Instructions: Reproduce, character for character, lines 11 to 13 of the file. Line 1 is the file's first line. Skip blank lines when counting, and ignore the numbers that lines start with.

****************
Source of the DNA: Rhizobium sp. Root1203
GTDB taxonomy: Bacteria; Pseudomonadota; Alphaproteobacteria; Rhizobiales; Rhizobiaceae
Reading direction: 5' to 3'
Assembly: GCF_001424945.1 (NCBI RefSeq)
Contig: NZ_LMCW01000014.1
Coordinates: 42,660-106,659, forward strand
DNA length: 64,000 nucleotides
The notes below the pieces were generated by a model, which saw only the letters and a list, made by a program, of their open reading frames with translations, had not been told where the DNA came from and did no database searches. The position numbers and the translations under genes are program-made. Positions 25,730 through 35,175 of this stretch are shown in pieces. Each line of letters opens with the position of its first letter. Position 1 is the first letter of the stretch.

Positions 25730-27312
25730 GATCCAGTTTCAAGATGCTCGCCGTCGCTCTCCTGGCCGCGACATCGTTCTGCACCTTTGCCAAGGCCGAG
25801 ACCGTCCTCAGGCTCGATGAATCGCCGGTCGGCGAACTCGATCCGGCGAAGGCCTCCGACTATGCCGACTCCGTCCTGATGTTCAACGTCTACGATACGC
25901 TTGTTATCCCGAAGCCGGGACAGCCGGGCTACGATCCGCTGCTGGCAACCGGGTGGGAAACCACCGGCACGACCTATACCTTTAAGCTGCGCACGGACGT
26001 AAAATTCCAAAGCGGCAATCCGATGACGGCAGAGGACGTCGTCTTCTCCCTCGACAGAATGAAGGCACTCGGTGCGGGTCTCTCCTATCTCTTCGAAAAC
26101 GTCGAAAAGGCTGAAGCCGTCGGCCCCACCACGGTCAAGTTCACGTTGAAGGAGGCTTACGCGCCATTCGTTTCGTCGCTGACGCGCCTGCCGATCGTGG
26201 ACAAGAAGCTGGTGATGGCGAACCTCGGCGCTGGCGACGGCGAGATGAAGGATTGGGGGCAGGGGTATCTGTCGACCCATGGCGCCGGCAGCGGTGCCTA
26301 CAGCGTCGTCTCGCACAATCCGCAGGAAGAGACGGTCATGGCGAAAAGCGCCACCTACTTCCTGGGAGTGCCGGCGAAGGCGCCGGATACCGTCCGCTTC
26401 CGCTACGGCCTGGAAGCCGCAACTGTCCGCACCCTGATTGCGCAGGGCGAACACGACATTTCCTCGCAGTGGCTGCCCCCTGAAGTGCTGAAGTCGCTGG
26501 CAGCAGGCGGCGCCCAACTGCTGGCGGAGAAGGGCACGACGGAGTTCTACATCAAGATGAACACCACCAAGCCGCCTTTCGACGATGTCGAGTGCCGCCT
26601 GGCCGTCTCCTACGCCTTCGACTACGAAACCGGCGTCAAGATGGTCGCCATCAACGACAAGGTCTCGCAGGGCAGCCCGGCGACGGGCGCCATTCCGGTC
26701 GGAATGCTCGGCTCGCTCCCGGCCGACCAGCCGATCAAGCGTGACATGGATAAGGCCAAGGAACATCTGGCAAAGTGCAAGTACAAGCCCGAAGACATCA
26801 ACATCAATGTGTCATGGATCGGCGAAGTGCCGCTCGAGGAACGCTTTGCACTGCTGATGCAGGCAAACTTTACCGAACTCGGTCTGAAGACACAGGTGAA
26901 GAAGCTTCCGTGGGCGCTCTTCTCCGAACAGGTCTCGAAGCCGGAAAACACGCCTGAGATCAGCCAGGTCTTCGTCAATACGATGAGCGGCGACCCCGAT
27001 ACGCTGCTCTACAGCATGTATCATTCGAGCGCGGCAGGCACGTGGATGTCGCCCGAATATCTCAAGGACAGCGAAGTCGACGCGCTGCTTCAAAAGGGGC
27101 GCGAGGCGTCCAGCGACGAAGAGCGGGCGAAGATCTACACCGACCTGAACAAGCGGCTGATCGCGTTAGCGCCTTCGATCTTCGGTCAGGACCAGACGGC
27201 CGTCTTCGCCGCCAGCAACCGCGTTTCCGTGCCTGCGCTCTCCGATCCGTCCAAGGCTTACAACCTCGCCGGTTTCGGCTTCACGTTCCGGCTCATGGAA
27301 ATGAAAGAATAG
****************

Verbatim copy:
25801 ACCGTCCTCAGGCTCGATGAATCGCCGGTCGGCGAACTCGATCCGGCGAAGGCCTCCGACTATGCCGACTCCGTCCTGATGTTCAACGTCTACGATACGC
25901 TTGTTATCCCGAAGCCGGGACAGCCGGGCTACGATCCGCTGCTGGCAACCGGGTGGGAAACCACCGGCACGACCTATACCTTTAAGCTGCGCACGGACGT
26001 AAAATTCCAAAGCGGCAATCCGATGACGGCAGAGGACGTCGTCTTCTCCCTCGACAGAATGAAGGCACTCGGTGCGGGTCTCTCCTATCTCTTCGAAAAC